6th cent 12th cent frescoes

Santa Maria in Cosmedin and the Fontana Nettuno in the old Forum Boarium

The church was built in the 6th century during the Byzantine Papacy over the remains of the Templum Herculis Pompeiani in the Forum Boarium and the Statio Annonae, one of the food markets of ancient Rome. A substantial restoration was accomplished in 1118–1124 under Alfanus, camerarius of Pope Callixtus II. After being acquired by Benedictines and a period of decay, in 1718 the church was brought up to the Baroque style, mainly expressed by a new façade, by Giuseppe Sardi in 1718. The Baroque additions, however, were removed in the restoration of 1894–1899 together with the coat-of-arms of Pope Clement XI.

The current interior has a nave with two aisles: these are divided by four pilasters and eighteen ancient columns. In the side walls some of the old columns of the Statio Annonae are included. Other fragments of the ancient building can be seen in the crypt. Frescoes from the 8th-12th centuries, in three layers, are preserved in the upper part of the nave and in the triumphal arch. The Schola cantorum is from the 13th century, while the main altar is a red granite piece from 1123.
The sacristy houses a precious 8th century mosaic fragment brought here from the Old St. Peter's Basilica. Of the 18th century restoration, the Crucifix Chapel and the Baptistry can be seen today.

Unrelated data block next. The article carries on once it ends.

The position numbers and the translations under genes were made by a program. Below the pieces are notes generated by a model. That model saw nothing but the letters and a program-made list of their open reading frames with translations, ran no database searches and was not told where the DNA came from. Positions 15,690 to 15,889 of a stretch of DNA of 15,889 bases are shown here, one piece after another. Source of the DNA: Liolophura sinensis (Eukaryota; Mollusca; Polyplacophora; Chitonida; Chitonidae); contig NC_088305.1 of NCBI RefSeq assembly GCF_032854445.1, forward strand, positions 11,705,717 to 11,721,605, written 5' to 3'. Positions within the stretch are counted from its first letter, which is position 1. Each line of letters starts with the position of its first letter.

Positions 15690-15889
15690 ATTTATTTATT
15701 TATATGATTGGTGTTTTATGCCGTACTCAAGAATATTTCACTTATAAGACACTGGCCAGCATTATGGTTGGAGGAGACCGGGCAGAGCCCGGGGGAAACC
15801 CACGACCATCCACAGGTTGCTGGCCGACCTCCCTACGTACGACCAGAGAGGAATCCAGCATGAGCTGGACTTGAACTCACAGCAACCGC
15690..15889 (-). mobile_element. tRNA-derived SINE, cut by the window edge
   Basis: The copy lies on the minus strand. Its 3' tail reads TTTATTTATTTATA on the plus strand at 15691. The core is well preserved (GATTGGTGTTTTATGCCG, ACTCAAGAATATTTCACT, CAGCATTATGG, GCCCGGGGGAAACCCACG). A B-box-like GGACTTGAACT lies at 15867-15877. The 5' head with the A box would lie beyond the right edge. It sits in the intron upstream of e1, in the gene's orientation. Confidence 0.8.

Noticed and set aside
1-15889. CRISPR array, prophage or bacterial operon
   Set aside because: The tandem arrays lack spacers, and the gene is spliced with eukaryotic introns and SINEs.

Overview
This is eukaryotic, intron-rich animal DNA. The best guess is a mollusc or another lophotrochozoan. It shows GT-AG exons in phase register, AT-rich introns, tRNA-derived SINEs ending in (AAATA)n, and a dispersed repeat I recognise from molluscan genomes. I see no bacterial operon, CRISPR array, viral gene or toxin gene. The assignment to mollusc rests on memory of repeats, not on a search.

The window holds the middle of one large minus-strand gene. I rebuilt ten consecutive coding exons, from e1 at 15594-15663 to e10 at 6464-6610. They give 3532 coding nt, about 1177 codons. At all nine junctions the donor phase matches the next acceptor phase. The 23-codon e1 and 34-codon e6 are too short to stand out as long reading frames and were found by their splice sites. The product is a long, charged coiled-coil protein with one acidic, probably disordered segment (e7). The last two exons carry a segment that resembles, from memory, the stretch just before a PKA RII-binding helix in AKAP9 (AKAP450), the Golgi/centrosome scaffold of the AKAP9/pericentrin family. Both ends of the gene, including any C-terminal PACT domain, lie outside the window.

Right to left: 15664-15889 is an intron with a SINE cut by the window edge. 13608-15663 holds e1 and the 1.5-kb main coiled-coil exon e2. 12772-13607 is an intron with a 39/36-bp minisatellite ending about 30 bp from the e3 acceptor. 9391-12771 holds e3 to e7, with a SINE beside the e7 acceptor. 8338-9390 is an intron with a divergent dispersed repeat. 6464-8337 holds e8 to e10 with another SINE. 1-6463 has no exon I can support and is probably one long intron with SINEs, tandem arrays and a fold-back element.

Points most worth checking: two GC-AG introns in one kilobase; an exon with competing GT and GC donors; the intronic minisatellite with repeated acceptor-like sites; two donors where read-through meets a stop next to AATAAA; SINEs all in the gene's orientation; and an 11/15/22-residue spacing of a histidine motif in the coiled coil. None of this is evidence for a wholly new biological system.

Santa Sabina
Aventine Hill near the Tiber south of the Circus Maximus,

Built in 425 AD on top of a Juno Regina temple, Santa Sabina is considered the best example of an early Christian church in Rome. It has a similar design to the Constantine-Maxentius Basilica and the great basilicas in Trier, Ravenna,Constantinople which were built later. Although few of its mosaics survive, Santa Sabina is famed for its 5th-century wooden doors carved with biblical scenes. The church stands atop the Aventine Hill, providing fine views of Rome from an adjacent orange grove.

The Church of Santa Sabina was founded around 425 AD by the presbyter Peter of Illyria, who recorded his name and good works in a mosaic inscription (which can still be seen). It was completed by about 432. Marking a development from the earlier basilica style seen at San Clemente, Santa Sabina “typifies in plan and proportion the new Roman standard basilica of the fifth century, representing a high point of Roman church building." (Krautheimer).

A major remodeling of the interior in the Renaissance style took place under Pope Sixtus V (1585-90), which was reversed in a restoration of 1914-19. The work included reconstructing all the original windows and piecing together the marble chancel furniture from fragments found in the pavement

The church is very light inside and has been well restored.The apse fresco is from the 16th-cent. The 24 columns are from thre Juno temple. The beautiful windows and marble chancel furniture (schola cantorum, ambo and cathedra) date from the 9th century and were painstakingly reconstructed from fragments in the 1914-19 restoration

The remarkable wooden door (430) is easily overlooked. It is located at the end of one of the side naves.